Categories Cyber Security
Yalta hosts expert talks on cyber defence
Cyber crime and cyber terrorism know no borders – robust defence and deterrence calls for cooperation between the public and private sectors as well as at the international level. For the first time, Ukraine’s leading IT companies were invited to participate in roundtable discussions on cyber defence, which were jointly organized in Yalta on 12 October by the Security Service of Ukraine and NATO. The fourth round of NATO-Ukraine staff talks on cyber defence took place the following day.
In opening remarks given by video link from NATO Headquarters, NATO Deputy Assistant Secretary General for Emerging Security Challenges Jamie Shea emphasized that “Cyber threats are global and rapidly increasing in both numbers and sophistication. The consequences of cyber attacks may reach thresholds where national stability, well being or security may be threatened.”
“The first priority in responding to cyber threats is obviously to achieve a robust national cyber defence posture by implementation of national cyber defence strategies, supporting legislation, capabilities and ensuring close cooperation between all stakeholders within the public and private sector,” explained Mr Shea.
“The second challenge in cyber defence is to achieve efficient and effective international cooperation, which is a must to defend and deter against global cyber threats. Lack of effective international cooperation today is the main reason for the increasing presence of malicious activities in cyberspace, ranging from cyber crime to cyber espionage to large-scale cyber attacks,” he added.
The first Deputy Head of the Security Service of Ukraine, Lt. Gen. Volodymyr Khimey, also underlined the gravity of the threat, stating that “Information security is one of the most important constituents of the state’s national security system.”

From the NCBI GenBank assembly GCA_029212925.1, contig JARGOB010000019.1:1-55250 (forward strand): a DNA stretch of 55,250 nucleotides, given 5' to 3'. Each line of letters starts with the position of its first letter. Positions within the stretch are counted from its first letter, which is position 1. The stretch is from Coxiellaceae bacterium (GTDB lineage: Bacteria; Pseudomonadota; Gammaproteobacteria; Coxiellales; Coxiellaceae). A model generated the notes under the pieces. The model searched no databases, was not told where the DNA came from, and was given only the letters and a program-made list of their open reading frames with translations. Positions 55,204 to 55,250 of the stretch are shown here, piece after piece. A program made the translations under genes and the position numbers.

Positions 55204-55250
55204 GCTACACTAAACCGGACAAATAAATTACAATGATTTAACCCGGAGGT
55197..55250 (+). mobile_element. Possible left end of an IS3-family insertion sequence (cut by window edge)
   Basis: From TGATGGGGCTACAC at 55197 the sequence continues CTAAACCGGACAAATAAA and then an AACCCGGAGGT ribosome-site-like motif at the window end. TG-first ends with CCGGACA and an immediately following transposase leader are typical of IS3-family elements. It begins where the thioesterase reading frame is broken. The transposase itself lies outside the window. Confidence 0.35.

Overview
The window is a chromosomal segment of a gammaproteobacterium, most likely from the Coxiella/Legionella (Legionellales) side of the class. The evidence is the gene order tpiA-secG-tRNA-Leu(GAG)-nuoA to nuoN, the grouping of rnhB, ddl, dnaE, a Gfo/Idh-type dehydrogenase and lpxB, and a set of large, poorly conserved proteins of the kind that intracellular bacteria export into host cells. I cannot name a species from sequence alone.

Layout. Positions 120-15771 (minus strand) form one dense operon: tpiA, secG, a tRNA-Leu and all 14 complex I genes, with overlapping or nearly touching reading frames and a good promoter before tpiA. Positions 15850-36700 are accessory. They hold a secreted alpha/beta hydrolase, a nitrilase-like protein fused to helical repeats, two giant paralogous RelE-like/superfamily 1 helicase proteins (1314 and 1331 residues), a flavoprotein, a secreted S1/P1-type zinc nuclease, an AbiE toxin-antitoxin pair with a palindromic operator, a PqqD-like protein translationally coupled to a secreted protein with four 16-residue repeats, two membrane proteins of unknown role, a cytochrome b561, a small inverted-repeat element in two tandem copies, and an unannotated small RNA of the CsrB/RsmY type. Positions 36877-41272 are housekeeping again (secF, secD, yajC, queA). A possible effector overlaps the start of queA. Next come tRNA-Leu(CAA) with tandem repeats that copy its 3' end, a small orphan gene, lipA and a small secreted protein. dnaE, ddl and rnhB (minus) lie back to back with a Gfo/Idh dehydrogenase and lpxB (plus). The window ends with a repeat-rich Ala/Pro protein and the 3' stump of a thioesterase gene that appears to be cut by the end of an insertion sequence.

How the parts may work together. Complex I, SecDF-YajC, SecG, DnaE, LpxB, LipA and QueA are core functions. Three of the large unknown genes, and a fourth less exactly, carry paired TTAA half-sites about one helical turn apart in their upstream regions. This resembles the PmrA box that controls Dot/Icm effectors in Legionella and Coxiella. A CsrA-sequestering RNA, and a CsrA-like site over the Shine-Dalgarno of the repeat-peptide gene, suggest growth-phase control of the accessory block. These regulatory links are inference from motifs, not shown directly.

Staff talks help shape policy
Looking back over cooperation with Ukraine in this area, Suleyman Anil, Head of Cyber Defence in NATO’s Emerging Security Challenges Division, explained that “NATO and Ukraine agreed to include cyber defence as a subject for cooperation under the JWGDR [NATO-Ukraine Joint Working Group on Defence Reform] as early as 2009, just a year after NATO nations approved NATO’s first policy on cyber defence, following the cyber attacks on Estonia.” He added that Ukraine was one of the first of NATO’s partner countries, along with Georgia, to engage with the Alliance in a dialogue on cyber defence.
The first three rounds of cyber defence expert staff talks have contributed to the development of Ukraine’s National Strategy on Cyber Defence and law on Cyber Security. Mr Anil also briefed Ukrainian representatives about NATO’s new Cyber Defence Policy and the Action Plan guiding the implementation of the policy, which were approved at the June 2011 meeting of Allied Defence Ministers and set out a clear vision of NATO’s efforts in cyber defence throughout the Alliance.
The staff talks brought together representatives of Ukraine’s Security Service, State Special Communications and Information Protection Service, National Security and Defence Council, the Ministry of Defence and General Staff of the Armed Forces, as well as NATO experts and representatives of Allied countries.